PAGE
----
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Amanda Fone gives you her PR trends predictions for 2019

9 January 2019

PR Trends 2019

by Amanda Fone Founder and CEO at  f1 Recruitment Ltd

f1 has worked with agencies and in-house teams within corporate, financial and consumer PR as a key talent partner since 2004.  We also work with marketing agencies and in-house marketing teams.

2019 will bring. ….

More need for Negotiation and Contract Management Skills

With the demise of traditional media, influencer marketing continues to rise. Influencers are commanding higher fees as their currency continues to grow. Agencies and in house teams will need PR professionals with strong negotiation skills sets and contract management experience to get the best deals with third party influencers.

The rise and rise of the freelance market – more and more AE to Associate level candidates are leaving permanent roles to freelance or find project work until they settle in their next permanent role. The calibre of talent freelancing that will look at freelance to permanent roles is better than ever. Finding a company with the values fit that match candidate’s personal values is becoming all important – if you freelance somewhere first you see what a company culture/values set is really like not simply what is showcased during the interview process!

Personal Brand PRs

As the social world continues to grow, PRs are now more than ever expected to showcase their skills with their own personal branding. PRs need to be social media gurus and their personal social media accounts will need to reflect this. There is no point saying you are a social media expert when you just have 15 followers and less than 500 LinkedIn connections.

Brand Journalists

We are getting more and more requests for ex journalists and professionals with content skills. For stand-alone roles, or as part of a PR skill set. Teams need experienced brand journalists that are either sector specific or generalists, content writers who can create constantly engaging writing that works across all comms platforms.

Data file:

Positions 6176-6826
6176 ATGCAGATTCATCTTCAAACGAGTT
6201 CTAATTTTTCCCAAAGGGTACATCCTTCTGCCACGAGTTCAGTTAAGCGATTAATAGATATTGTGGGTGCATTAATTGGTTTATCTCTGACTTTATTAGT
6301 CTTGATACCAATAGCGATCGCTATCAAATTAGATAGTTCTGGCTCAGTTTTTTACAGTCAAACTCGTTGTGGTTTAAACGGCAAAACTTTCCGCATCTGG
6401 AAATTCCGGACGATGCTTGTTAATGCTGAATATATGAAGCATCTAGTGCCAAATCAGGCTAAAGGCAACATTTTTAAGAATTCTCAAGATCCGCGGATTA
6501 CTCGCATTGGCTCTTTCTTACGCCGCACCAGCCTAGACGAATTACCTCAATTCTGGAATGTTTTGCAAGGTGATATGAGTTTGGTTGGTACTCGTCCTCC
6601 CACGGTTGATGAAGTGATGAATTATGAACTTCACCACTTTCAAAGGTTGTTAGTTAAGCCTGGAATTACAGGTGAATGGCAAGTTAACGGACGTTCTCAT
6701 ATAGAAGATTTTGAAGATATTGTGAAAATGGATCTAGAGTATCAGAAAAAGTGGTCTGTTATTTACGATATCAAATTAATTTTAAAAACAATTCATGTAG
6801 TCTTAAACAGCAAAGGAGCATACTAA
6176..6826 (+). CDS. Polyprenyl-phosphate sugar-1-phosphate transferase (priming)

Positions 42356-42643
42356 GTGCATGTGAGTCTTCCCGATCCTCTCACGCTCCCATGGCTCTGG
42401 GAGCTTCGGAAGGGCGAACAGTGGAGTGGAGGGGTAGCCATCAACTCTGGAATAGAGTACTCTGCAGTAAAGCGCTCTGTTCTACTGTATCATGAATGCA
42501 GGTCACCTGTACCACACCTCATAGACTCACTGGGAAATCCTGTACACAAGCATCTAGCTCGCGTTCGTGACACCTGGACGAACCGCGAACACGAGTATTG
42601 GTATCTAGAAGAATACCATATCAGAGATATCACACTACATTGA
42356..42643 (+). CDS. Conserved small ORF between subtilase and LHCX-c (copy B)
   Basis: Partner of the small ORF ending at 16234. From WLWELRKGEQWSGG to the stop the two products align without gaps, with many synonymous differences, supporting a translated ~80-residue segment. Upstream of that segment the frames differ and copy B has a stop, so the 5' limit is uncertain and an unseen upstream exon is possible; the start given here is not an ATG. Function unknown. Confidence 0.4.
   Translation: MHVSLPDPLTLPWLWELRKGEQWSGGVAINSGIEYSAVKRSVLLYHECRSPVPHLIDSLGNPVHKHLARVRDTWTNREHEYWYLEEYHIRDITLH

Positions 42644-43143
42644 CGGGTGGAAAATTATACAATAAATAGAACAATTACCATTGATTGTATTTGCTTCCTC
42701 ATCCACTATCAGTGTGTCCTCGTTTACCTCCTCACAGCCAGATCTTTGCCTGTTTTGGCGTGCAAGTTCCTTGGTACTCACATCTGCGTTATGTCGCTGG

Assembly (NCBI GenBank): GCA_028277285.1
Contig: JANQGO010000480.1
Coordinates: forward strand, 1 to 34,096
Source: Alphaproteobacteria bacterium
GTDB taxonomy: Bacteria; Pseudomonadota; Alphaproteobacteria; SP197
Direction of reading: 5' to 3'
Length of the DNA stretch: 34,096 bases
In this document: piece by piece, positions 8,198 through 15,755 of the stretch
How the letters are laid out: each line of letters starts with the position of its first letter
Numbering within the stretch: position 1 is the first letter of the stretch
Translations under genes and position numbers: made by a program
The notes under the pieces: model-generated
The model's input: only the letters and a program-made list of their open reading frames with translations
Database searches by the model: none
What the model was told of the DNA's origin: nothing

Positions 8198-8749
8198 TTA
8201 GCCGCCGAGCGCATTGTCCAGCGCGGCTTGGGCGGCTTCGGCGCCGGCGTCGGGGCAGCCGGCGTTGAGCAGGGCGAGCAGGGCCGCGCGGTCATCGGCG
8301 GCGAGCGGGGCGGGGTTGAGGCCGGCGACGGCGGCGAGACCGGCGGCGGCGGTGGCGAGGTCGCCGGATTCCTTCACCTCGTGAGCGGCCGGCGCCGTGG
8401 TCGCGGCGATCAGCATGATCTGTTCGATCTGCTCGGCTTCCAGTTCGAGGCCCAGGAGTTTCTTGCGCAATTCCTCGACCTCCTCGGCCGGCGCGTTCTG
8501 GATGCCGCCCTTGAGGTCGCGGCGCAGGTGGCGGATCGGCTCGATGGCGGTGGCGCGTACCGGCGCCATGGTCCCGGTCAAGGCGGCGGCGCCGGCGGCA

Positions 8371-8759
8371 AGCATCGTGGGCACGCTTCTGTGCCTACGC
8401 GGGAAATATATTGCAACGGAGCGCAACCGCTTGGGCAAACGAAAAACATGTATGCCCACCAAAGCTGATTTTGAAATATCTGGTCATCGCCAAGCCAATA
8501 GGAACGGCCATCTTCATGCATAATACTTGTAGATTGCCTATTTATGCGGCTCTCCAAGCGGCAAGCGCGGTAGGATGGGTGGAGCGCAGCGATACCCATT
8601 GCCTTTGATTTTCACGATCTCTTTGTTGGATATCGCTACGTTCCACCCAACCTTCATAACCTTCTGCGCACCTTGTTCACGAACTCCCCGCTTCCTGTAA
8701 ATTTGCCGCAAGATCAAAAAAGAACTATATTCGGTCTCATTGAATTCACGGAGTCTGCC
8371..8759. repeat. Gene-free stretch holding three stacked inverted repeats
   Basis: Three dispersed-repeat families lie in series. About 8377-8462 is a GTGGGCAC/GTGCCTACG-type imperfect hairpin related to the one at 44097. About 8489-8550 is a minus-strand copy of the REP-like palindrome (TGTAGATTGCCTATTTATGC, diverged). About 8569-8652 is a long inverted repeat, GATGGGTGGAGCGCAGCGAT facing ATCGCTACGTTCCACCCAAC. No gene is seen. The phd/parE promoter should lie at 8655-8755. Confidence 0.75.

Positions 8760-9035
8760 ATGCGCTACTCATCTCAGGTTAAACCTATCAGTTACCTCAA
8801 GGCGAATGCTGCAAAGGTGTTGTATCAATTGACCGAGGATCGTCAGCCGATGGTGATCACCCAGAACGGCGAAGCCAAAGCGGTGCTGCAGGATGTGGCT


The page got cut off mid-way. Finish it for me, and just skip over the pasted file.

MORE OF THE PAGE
Tailored Agency Teams

Global clients want to work with the best people and creative talent across all comms disciplines. This top talent from agencies is being knitted together to create super teams. Agencies and networks that can offer tailored made teams with sector or discipline specific professionals under one P&L who really work together for the benefit of the client will continue to do well. It’s essential these super teams are motivated and financially rewarded NOT to protect their own specialist silos!

Big Agency Consolidation

As networks aim to simplify we are seeing more consolidation in the industry – Burson Cohn & Wolfe, Ogilvy and now Citigate joining with Red and Grayling within Huntsworth Group not forgetting Wunderman/ JWT In adland. Global networks are combining teams and are pooling central services resources. Big agency networks are going to continue to reinvent themselves and simpler integrated client focused agencies will survive.

Small Agencies Bigger Brands

Smaller agencies are winning bigger brands. They are seen as cost efficient, agile, creative and appealing because of their fresh approach. Boutique agencies can attract top talent too; in 2019 more and more candidates will choose to work for the boutique agencies over big agency networks.

Paid, Earned, Shared and Owned Media Knowledge

PR pros needs be confident with numbers, data, software for PESO and the ROI and value each part of the comms channels jigsaw brings.

Talent Shortages Remain a Real Threat

The shortage in low to mid level candidates (2-8 years experience) remains and this group can negotiate inflated salaries.  Talent coming into the industry continues to command higher starting salaries and there is a real threat of wage inflation.  Clever companies are not giving into this pressure and are adding value to their staff in other ways. They are offering professional training & development programmes, real progression prospects within clear timeframes and transparent signposting along the way. These companies are interested in their staff as individuals, take Inclusion & Diversity seriously and talk openly about staff burn out and mental health issues.